I don’t know about anyone else, but when I move into a new place, the first thing I do is replace all the old and well-worn mechanics of the house, whether that’s old air vents, poorly fitted doors, or the 70s-style wallpaper in a basement. Some are quick fixes, and others are not. One of the more serious fixes to consider is whether you want to switch out the old water filtration system. There’s plenty of types of water filtration systems in homes, and each one has its own pros and cons.
The most common filtration system you’re going to find in a home is a sediment filter. This filter is best for ridding your house’s water of particles such as silt, rust, sand, and heavy metals.
Sediment filters have been so ubiquitous because of their low installation cost and their reliability at catching those common sediments in your water. The filters are easy to replace, and they come in many different variations, depending on what you’re looking for.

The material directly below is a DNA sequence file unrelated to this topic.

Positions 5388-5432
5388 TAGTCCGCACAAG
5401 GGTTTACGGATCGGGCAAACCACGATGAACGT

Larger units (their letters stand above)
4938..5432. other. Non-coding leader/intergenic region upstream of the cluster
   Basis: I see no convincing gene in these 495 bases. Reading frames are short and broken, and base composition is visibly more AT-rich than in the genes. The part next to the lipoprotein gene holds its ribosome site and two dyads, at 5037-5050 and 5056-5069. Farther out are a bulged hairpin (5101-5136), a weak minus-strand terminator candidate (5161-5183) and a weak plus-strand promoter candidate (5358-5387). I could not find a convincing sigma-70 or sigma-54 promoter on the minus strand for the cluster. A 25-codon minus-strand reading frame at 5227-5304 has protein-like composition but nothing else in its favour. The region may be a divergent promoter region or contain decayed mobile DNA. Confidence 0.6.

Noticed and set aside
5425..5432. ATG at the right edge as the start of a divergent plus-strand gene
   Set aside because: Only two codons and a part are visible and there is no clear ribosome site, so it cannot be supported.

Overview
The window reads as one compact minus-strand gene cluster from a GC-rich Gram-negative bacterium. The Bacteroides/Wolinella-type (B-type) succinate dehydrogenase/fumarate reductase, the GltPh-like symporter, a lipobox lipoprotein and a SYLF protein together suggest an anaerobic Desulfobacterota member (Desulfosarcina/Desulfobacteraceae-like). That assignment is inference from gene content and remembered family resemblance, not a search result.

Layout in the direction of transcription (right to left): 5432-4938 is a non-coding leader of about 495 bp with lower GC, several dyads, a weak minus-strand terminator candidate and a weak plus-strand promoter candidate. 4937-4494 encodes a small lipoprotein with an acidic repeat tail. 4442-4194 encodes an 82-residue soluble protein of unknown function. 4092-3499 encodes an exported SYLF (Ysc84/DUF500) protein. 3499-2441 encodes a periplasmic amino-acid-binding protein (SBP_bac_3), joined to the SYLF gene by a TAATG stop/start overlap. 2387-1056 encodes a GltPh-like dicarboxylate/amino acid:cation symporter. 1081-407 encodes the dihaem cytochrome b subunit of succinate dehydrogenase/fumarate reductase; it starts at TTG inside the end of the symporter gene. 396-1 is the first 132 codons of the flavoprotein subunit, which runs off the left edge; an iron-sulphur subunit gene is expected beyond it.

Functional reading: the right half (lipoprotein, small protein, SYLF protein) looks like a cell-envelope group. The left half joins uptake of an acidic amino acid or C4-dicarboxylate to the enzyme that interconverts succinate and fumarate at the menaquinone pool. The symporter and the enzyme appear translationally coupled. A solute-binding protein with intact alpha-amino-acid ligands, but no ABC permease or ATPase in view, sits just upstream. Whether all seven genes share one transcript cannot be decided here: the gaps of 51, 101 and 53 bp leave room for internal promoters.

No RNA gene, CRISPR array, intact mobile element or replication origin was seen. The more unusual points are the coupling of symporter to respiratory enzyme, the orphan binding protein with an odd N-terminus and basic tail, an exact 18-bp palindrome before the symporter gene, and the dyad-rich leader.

They’re great for basic filtration needs, but sediment filters do normally need the aid of other filters to catch certain contaminants, such as chemicals and sediments smaller than one micron.
One of the latest methods of home water purification, UV purification utilizes ultraviolet light to decontaminate your home’s water. The UV lights kill up to 99.99 percent of harmful bacteria in your house’s supply of water.
There are many benefits to UV decontamination; a few of those benefits include the low operating cost and less frequent maintenance. This method is also energy efficient, and it kills nearly all bacteria without the use of possibly harmful chemicals.
UV purifiers have almost the opposite problem of sediment filtration. They’re great at killing bacteria, but you’ll need another system to properly filter out the sediments in the water.
Activated Carbon Block Filtration
This filtration method uses blocks of positively charged carbon to separate out chemicals and sediments. The block absorbs sediments larger than the pores on the carbon, and chemicals that contain negatively charged carbon interact with the positive charge of the filter. This interaction of positive and negative carbon eliminates the odor and taste of chlorine and other harmful chemicals.
Carbon blocks are very resistant to bacterial growth, so you won’t need to remove them from the system. The filter itself has a long life span and utilizes green technology.
Due to its design, the carbon block can’t achieve a very high water flow rate. And, as with many common types of water filtration systems in homes, it requires the addition of a separate sediment filter.